DeleteRichard Beigel's constructions have been known for a long time in the "state complexity" literature. The first appearance (with proof sketches only) seems to be in A. Maslov: Estimates of the number of states of finite automata, Soviet Mathematics Doklady, 11 (1970) 1373-1375.

ReplyDeleteLater the results were rediscovered and elaborated by S. Yu, Q. Zhuang, K. Salomaa, The state complexity of some basic operations on regular languages, Theoret. Comput. Sci. 125 (1994) 315–328.

As for the question about regular expressions, there are recent results of Gelade and Neven exhibiting a family of regular expressions for which the smallest regular expression for the complement has a doubly-exponential blowup in size. So any direct construction of the complement from the regular expression will have to be rather complicated. See http://tocl.acm.org/accepted/401neven.pdf .

I agree with Jeff Erickson: those proofs seem like they just take the conversion from NFAs to DFAs and "inline" them into the proof that DFAs are closed under concat and *. I wonder if one can show that at least the resulting blow-up in size is necessary, as in Jeffrey Shallit's answer: is there a regular language L where the size of the smallest DFA for L* is exponential in the size of the smallest DFA for L? (And the analogous idea for concat.)

ReplyDeleteYes, Josh, this is in the paper of Yu et al. that I cited. They give exact bounds.

ReplyDeleteThe question `is there a proof of closure under CONCAT or * that only used DFA's' is of course an informal one. What I really wanted to know is `is there a proof I could show my class before they

ReplyDeletesaw DFA's' and to that the proof Richard emailed me WOULD suffice.

That is, it is simple enough to show them. (I did email them a link

to this post, though that was after they had seen the normal proofs.)

By contrast, from the comments here, it seems that comp of reg exp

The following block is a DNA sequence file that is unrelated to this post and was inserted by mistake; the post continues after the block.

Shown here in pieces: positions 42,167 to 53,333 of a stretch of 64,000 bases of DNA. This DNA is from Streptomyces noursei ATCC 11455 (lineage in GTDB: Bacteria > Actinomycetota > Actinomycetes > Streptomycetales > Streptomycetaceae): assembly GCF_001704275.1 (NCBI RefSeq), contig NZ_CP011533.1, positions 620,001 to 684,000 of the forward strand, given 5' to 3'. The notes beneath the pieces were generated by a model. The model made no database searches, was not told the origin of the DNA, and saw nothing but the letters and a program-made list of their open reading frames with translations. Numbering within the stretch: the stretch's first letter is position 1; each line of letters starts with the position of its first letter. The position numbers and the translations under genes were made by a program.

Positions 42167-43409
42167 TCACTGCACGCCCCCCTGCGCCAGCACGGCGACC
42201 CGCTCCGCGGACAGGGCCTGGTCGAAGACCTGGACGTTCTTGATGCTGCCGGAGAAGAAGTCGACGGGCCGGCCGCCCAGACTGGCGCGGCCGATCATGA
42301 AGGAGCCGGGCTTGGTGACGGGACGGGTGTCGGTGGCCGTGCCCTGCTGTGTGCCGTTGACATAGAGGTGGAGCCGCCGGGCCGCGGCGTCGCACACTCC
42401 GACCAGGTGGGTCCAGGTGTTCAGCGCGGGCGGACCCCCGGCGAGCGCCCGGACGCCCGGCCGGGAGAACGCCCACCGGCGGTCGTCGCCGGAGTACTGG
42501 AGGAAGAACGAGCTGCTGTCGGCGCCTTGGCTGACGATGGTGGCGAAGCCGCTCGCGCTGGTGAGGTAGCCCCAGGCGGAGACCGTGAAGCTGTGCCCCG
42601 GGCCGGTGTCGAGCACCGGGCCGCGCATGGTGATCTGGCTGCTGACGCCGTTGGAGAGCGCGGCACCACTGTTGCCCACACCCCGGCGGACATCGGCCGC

would not be in the class class-room-teachable.

This brings up the question: Is it in the class LSSL (Limited Success Student Learnable)? Can we use it to separate LSSL from CRT?

ReplyDeleteYou can show pretty easily that regular languages are closed under complement via Brzozowski derivatives.That is, you can directly show that Da(not(r)) = not(Da(r)), and then you can show separately that the set of derivatives (modulo the ACU axioms for +) of a regular expression r is finite, which gives you a DFA for recognizing a regular language. You never even have to mention the existence of NFAs.

ReplyDeleteSee "Derivatives of Regular Expressions", Janusz A. Brzozowski, Journal of the ACM, Volume 11 Issue 4, Oct. 1964, Pages 481-494.

Derivatives give a very pretty, algebraic way of proceeding, without forcing you into the weeds of automata constructions. It's a shame they are not better-known.

I agree with the last Anonymous post on Brzozowski derivatives. On a personal note, though, I think that the set difference operator is probably easier for an undergraduate class to grok than the complement operator. Maybe it's my inner category theorist talking, but I don't think that set complement is in any way natural.

ReplyDeleteps re working with complements of DFAs, this question popped up on cs.se recently & the answers relate to complementing an NFA without determinizing it 1st. when thinking about it yrs ago, decided there seems to be a natural generalization of an NFA which halting is based on a multistate transition landing in "all of S1" states where S is a set, in contrast to the standard halt condition of landing in "any of S2" states, where S1 and S2 are complementary states on the NFA. but havent seen this considered in the literature. maybe someone else?

ReplyDeleteIs there a efficient test for if an NFA accepts a subset of another NFA?

ps re complementing the NFA without determinizing. on pondering this yrs ago, decided that there seems to be a natural generalization of NFAs as follows. instead of the halt state based on a multistate configuration landing in "any of S1" states where S1 is a set (as in determinization algorithm), consider a new concept of a multistate configuration landing in "all of S2" states where S2 is the complement of S1. but this does not seem to be considered in the literature. there is some discussion of this on a recent cs.se question:

ReplyDeleteIs there a efficient test for if an NFA accepts a subset of another NFA?